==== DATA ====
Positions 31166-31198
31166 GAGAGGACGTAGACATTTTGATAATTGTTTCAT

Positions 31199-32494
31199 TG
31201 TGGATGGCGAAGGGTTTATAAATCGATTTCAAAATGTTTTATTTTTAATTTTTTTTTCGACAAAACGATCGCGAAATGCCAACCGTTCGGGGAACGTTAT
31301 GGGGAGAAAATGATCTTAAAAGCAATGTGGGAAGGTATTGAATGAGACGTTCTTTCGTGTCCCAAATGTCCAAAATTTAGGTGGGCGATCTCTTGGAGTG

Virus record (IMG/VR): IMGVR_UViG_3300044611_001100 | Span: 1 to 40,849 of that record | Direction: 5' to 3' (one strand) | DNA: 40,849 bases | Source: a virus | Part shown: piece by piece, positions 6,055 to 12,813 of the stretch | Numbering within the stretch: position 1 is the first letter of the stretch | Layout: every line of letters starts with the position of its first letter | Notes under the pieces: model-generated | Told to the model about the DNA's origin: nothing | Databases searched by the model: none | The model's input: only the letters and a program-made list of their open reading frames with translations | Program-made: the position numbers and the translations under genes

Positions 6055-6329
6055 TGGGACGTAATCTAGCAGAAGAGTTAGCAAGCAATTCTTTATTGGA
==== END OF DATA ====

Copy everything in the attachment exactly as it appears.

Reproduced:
Positions 31166-31198
31166 GAGAGGACGTAGACATTTTGATAATTGTTTCAT

Positions 31199-32494
31199 TG
31201 TGGATGGCGAAGGGTTTATAAATCGATTTCAAAATGTTTTATTTTTAATTTTTTTTTCGACAAAACGATCGCGAAATGCCAACCGTTCGGGGAACGTTAT
31301 GGGGAGAAAATGATCTTAAAAGCAATGTGGGAAGGTATTGAATGAGACGTTCTTTCGTGTCCCAAATGTCCAAAATTTAGGTGGGCGATCTCTTGGAGTG

Virus record (IMG/VR): IMGVR_UViG_3300044611_001100 | Span: 1 to 40,849 of that record | Direction: 5' to 3' (one strand) | DNA: 40,849 bases | Source: a virus | Part shown: piece by piece, positions 6,055 to 12,813 of the stretch | Numbering within the stretch: position 1 is the first letter of the stretch | Layout: every line of letters starts with the position of its first letter | Notes under the pieces: model-generated | Told to the model about the DNA's origin: nothing | Databases searched by the model: none | The model's input: only the letters and a program-made list of their open reading frames with translations | Program-made: the position numbers and the translations under genes

Positions 6055-6329
6055 TGGGACGTAATCTAGCAGAAGAGTTAGCAAGCAATTCTTTATTGGA